Pro-life messages get more visible

Angelina Esteban, a parishioner at the National Shrine of the Little Flower Church in Royal Oaks, Mich., holds a sign during the March for Life rally on the National Mall Jan. 22 in Washington. (CNS/Bob Roller)

Angelina Esteban, a parishioner at the National Shrine of the Little Flower Church in Royal Oaks, Mich., holds a sign during the March for Life rally on the National Mall Jan. 22 in Washington. (CNS/Bob Roller)

People across the country marked the 36th anniversary of the Supreme Court’s decision legalizing abortion with speeches, prayers, rallies and marches. Others took their message to the all-popular medium of advertisement. Newspapers in Washington ran an advertisement urging people to support programs to help pregnant women and new mothers. Project Rachel, a program which provides post-abortion counseling, ran an advertisement on Washington’s Metro subway trains.

And in Chicago, a 30-second television ad ran not on the Jan. 22 anniversary but on Inauguration Day, tying a not so subtle pro-life message to the new president. The ad, sponsored by the group Catholicvote.org, displays an ultrasound of a baby and text which refers to a child who will be abandoned by his father and raised by a single mother but will become the first African-American president. Then it shows an image of President Obama along with the words: “Life: Imagine the Potential.”

FDA OKs human trials for therapies with embryonic stem cells

This morning the U.S. Food and Drug Administration approved the first human clinical trials using embryonic stem cells. The trials will be conducted by the Geron Corp. on humans suffering from paraplegia. The stem cells are those approved for use by President George W. Bush in 2001.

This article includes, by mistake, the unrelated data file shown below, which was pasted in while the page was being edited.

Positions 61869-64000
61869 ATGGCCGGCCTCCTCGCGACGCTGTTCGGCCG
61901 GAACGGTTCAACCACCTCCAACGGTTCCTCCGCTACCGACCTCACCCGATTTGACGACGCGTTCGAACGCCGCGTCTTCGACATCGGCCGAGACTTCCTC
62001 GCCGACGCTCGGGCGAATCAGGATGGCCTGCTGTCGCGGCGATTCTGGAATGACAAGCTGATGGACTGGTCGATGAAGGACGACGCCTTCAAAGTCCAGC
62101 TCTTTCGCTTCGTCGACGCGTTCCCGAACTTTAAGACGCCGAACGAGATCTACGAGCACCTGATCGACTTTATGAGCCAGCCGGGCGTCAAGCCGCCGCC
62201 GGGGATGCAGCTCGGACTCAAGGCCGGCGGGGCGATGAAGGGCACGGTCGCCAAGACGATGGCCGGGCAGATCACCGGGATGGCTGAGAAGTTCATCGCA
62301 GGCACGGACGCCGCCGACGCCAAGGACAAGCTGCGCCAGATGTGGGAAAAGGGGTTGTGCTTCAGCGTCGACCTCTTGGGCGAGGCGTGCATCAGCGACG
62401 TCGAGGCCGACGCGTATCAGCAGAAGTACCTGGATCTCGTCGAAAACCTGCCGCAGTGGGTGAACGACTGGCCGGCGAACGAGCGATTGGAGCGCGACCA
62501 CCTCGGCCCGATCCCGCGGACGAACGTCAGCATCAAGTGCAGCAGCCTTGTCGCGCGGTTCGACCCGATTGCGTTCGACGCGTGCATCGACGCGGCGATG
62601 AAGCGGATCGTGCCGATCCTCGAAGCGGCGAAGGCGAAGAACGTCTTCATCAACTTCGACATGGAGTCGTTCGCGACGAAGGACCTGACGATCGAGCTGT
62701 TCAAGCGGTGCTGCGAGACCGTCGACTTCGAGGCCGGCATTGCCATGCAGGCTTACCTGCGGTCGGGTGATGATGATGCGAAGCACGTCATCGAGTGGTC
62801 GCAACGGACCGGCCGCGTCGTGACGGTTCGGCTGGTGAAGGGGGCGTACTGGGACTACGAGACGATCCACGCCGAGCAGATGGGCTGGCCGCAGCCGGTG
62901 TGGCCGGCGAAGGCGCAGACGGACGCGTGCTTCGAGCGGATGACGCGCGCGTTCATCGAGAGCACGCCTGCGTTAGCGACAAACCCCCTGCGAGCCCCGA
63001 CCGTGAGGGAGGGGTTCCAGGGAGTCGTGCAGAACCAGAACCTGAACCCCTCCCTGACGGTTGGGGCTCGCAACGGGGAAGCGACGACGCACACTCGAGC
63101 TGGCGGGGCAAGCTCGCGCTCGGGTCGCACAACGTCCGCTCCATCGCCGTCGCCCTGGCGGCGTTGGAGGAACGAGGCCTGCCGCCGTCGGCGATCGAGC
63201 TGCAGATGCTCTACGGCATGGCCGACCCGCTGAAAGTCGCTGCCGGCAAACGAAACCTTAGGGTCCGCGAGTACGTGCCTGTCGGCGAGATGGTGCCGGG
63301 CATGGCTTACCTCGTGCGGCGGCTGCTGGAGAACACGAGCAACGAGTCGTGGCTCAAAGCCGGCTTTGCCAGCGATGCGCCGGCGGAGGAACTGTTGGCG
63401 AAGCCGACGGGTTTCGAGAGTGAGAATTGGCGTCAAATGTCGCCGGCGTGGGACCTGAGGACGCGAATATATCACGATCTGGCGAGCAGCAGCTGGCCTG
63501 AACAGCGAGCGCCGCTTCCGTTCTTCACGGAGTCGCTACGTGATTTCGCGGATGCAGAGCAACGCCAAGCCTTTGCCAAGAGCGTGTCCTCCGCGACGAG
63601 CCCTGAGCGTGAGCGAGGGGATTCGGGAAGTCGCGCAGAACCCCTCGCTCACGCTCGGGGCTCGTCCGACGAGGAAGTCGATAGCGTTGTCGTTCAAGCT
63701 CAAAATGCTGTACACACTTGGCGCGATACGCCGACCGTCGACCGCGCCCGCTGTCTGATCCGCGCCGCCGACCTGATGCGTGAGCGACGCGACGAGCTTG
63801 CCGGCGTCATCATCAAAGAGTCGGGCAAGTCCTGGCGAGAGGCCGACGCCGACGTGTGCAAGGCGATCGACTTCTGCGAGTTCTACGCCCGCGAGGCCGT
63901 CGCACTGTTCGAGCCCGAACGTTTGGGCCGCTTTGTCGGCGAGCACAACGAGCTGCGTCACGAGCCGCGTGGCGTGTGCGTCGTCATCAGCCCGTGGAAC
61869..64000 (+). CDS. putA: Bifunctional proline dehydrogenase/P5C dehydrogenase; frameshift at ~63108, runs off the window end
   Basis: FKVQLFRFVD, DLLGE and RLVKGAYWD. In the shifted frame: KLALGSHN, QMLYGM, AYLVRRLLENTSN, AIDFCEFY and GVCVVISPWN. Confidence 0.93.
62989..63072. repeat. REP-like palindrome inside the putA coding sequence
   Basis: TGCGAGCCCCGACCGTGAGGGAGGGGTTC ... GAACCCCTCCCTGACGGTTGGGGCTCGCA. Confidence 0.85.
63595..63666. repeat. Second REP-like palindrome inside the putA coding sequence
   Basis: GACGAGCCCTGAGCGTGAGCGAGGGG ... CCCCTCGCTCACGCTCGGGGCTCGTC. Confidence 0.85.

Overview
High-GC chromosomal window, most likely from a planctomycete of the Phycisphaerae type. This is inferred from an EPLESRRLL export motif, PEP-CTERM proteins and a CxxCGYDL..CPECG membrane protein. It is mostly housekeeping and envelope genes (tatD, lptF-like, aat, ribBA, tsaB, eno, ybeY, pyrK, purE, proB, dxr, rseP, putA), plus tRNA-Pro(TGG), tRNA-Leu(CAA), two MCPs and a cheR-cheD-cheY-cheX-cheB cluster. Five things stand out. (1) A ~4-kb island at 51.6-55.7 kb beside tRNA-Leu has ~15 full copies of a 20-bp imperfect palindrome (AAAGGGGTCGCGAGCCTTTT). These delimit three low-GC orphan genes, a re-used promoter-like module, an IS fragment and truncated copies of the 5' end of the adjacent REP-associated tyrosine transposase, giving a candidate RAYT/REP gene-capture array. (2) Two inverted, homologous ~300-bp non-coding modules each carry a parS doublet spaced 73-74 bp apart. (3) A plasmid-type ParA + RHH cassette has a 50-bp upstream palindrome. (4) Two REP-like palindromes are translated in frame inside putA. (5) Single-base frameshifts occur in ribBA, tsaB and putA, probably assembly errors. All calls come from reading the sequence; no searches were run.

CNS will have a report on this next week. In the meantime, CNN has a story on the FDA announcement and an interview with company executives about the trials.

Catholic church leaders have spoken extensively about the ethics of using embryonic stem cells. Most recently Cardinal Francis E. George, president of the U.S. Conference of Catholic Bishops, wrote Jan. 19 to President Barack Obama discussing this and other health-related issues. Read the letter here.

In December, the Vatican issued a 32-page document, “Dignitatis Personae” (“The Dignity of a Person”) in which it warned of of the ethical dilemmas posed by new developments in stem cell research. Read the CNS story here.

Origins subscribers can see the entire Vatican document and related texts by logging into their subscriptions.

Vatican-US relations in the age of Obama

Though only days into President Barack Obama’s administration, Italian columnist and author Massimo Franco speculated about what relations might look like between the Vatican and Obama as well as the U.S. Catholic Church and Obama.

CNS Rome Bureau Chief John Thavis offered his analysis in this week’s Vatican Letter, writing that the Vatican will highlight the similarities between the church and the Obama agenda, such as diplomacy and social justice, while “downplaying difference on moral questions like abortion.”

Franco agreed, saying “we are going to see a honeymoon period” which will become more clear as time goes on.

In honor of the 25th anniversary of U.S.-Vatican relations, he spoke last night in Washington about his book, “Parallel Empires: The Vatican and the United States – Two Centuries of Alliance and Conflict.”

Franco said the Vatican, in its diplomatic role, must highlight similarities because, well, that’s what diplomats do.

And the U.S. bishops, he said, probably for the time being will be silent on such controversial issues as abortion and embryonic stem-cell research for fear of ostracizing Catholics who voted for Obama. It’s important to keep the flock together.

But as time goes on, the U.S. bishops might take a more vocal role, leaving the diplomatic niceties to the Vatican.

What about Joe Biden, the first Catholic vice president?  Well, said Franco, the U.S. bishops and the Vatican actually prefer a non-Catholic with an agenda more in line with the church than a pro-choice Catholic in such a public role.

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